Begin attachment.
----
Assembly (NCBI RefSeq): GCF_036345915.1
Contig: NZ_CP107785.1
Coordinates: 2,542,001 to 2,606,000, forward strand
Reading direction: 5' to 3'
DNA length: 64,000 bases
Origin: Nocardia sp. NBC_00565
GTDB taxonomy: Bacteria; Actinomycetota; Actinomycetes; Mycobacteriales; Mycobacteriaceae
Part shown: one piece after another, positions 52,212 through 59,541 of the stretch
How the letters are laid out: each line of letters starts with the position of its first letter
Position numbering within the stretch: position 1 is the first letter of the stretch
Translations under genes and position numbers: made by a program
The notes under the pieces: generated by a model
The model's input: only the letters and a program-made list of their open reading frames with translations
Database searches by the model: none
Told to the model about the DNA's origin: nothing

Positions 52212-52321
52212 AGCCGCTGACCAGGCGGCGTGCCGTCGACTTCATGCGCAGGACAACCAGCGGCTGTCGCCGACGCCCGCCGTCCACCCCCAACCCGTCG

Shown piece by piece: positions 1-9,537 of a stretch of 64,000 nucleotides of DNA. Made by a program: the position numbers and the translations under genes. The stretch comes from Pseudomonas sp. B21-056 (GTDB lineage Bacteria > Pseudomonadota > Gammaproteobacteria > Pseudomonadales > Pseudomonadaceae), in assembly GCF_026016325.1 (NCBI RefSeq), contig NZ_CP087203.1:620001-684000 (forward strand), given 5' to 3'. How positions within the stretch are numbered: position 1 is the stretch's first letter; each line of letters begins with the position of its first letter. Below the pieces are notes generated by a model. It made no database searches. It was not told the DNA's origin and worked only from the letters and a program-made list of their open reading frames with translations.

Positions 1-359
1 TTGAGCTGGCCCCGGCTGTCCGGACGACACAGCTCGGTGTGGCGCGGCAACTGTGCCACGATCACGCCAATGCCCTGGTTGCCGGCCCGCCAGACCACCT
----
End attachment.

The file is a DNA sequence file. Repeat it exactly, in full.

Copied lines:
Assembly (NCBI RefSeq): GCF_036345915.1
Contig: NZ_CP107785.1
Coordinates: 2,542,001 to 2,606,000, forward strand
Reading direction: 5' to 3'
DNA length: 64,000 bases
Origin: Nocardia sp. NBC_00565
GTDB taxonomy: Bacteria; Actinomycetota; Actinomycetes; Mycobacteriales; Mycobacteriaceae
Part shown: one piece after another, positions 52,212 through 59,541 of the stretch
How the letters are laid out: each line of letters starts with the position of its first letter
Position numbering within the stretch: position 1 is the first letter of the stretch
Translations under genes and position numbers: made by a program
The notes under the pieces: generated by a model
The model's input: only the letters and a program-made list of their open reading frames with translations
Database searches by the model: none
Told to the model about the DNA's origin: nothing

Positions 52212-52321
52212 AGCCGCTGACCAGGCGGCGTGCCGTCGACTTCATGCGCAGGACAACCAGCGGCTGTCGCCGACGCCCGCCGTCCACCCCCAACCCGTCG

Shown piece by piece: positions 1-9,537 of a stretch of 64,000 nucleotides of DNA. Made by a program: the position numbers and the translations under genes. The stretch comes from Pseudomonas sp. B21-056 (GTDB lineage Bacteria > Pseudomonadota > Gammaproteobacteria > Pseudomonadales > Pseudomonadaceae), in assembly GCF_026016325.1 (NCBI RefSeq), contig NZ_CP087203.1:620001-684000 (forward strand), given 5' to 3'. How positions within the stretch are numbered: position 1 is the stretch's first letter; each line of letters begins with the position of its first letter. Below the pieces are notes generated by a model. It made no database searches. It was not told the DNA's origin and worked only from the letters and a program-made list of their open reading frames with translations.

Positions 1-359
1 TTGAGCTGGCCCCGGCTGTCCGGACGACACAGCTCGGTGTGGCGCGGCAACTGTGCCACGATCACGCCAATGCCCTGGTTGCCGGCCCGCCAGACCACCT